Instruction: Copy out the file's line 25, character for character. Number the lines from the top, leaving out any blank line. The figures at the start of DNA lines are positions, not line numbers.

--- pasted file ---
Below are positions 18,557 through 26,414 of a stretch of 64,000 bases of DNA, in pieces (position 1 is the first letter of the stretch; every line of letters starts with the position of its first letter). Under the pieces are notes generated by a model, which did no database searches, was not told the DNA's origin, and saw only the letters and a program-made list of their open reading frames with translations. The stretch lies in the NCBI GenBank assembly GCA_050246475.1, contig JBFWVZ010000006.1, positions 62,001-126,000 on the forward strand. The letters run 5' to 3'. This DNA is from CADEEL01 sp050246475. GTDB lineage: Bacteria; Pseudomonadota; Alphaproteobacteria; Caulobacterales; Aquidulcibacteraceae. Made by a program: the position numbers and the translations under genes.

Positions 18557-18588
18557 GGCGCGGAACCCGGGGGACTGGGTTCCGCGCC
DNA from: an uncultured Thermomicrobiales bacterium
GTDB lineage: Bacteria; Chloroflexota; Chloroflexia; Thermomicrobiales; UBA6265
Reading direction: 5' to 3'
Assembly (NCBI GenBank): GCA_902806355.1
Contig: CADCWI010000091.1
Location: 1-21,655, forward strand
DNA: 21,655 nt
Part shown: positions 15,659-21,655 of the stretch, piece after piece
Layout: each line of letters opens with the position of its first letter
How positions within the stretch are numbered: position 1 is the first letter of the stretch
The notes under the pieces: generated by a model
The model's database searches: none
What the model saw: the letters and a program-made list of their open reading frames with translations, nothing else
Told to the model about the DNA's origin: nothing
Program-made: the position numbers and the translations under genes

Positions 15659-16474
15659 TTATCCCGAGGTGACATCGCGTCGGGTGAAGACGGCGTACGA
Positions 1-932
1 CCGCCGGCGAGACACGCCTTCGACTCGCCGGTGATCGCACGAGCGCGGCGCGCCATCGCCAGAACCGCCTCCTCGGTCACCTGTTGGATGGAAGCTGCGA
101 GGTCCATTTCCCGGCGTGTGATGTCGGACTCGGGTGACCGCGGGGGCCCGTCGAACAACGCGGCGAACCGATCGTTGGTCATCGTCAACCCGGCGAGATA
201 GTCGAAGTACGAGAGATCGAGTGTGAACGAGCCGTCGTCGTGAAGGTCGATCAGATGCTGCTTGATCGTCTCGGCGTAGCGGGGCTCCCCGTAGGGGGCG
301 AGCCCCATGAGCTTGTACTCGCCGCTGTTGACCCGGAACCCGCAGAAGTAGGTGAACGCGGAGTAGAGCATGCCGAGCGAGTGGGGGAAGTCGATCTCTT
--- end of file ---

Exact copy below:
301 AGCCCCATGAGCTTGTACTCGCCGCTGTTGACCCGGAACCCGCAGAAGTAGGTGAACGCGGAGTAGAGCATGCCGAGCGAGTGGGGGAAGTCGATCTCTT